Martin Scorsese's first film in a genre that he would define in the following decades is also his first pairing with Robert DeNiro in Mean Streets. The film is about a group of low men on the Mafia totem pole mainly focusing on Harvey Keitel's character Chralie who ends up being pulled from three directions: his uncles business, his girl Teresa (Amy Robinson), and the lunacy of Johnny Boy (DeNiro).
Mean Streets feels almost like the test hybrid for films like Taxi Driver and Goodfellas that would come as early as three years later to close to twenty. As in a lot of Scorsese pictures New York plays a role in itself. You know it's New York in the 1970's, a gritty cess pool that most Americans knew nothing about. This was a film about Scorsese's neighborhood. DeNiro is fantastic as Johnny Boy, a role he plays when he was still the hungry method actor. Where has those days gone Bob?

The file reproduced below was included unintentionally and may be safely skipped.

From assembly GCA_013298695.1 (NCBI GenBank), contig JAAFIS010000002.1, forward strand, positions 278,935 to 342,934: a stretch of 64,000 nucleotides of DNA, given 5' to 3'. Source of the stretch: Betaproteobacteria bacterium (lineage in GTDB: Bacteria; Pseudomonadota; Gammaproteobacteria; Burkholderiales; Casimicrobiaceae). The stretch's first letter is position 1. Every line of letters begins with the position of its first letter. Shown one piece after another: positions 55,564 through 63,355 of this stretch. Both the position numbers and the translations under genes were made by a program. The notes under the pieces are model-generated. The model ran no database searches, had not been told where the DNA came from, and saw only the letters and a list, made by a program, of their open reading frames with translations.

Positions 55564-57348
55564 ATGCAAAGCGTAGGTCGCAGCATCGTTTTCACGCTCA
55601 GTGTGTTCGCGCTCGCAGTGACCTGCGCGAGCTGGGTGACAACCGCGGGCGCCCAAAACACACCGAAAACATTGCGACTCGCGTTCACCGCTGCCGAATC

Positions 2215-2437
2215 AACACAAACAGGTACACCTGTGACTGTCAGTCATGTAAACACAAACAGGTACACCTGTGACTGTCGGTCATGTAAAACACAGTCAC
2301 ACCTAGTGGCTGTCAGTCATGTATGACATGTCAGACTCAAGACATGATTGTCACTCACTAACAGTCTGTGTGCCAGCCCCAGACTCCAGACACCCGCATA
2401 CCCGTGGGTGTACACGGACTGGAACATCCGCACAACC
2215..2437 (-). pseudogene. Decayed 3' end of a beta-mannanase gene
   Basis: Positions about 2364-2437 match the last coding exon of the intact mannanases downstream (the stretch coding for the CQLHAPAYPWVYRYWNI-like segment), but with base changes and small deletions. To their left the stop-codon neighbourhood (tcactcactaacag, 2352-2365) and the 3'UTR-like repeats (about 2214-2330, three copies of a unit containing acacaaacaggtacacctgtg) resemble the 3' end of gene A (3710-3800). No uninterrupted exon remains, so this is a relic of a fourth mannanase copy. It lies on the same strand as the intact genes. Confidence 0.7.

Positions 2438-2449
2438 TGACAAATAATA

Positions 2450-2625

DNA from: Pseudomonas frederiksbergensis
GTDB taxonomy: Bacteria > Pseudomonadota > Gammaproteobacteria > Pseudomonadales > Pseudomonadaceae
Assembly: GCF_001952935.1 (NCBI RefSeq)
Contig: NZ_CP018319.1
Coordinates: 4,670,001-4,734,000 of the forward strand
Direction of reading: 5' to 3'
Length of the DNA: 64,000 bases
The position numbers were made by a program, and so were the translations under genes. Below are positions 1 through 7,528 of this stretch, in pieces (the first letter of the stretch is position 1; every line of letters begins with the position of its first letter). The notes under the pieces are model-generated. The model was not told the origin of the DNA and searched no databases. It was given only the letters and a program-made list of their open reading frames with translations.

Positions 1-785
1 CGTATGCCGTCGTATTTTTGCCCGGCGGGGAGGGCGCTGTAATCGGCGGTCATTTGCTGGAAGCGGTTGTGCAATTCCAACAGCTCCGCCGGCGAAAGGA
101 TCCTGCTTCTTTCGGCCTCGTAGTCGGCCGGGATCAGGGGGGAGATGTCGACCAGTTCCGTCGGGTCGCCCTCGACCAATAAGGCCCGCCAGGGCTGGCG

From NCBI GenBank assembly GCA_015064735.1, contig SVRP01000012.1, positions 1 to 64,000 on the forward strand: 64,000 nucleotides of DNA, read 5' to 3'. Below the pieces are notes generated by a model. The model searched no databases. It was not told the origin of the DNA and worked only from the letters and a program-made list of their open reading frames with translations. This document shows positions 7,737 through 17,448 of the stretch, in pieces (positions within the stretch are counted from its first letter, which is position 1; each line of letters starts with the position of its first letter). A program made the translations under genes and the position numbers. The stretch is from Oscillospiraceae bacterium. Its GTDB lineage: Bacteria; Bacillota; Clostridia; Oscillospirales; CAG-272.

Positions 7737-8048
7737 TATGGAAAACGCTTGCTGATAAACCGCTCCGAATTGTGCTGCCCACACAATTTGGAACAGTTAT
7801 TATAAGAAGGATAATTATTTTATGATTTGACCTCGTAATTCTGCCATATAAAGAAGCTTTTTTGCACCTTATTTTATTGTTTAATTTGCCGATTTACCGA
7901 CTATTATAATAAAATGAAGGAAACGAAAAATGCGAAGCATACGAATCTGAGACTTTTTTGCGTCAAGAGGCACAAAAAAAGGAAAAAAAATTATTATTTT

Mean Streets is Scorsese's first real love letter to New York and helps define his style that has been ripped off several time but never duplicated. You can feel the traffic going by, hear the band playing, and smell the mixture of marinara sauce and sewer like you were actually in Little Italy.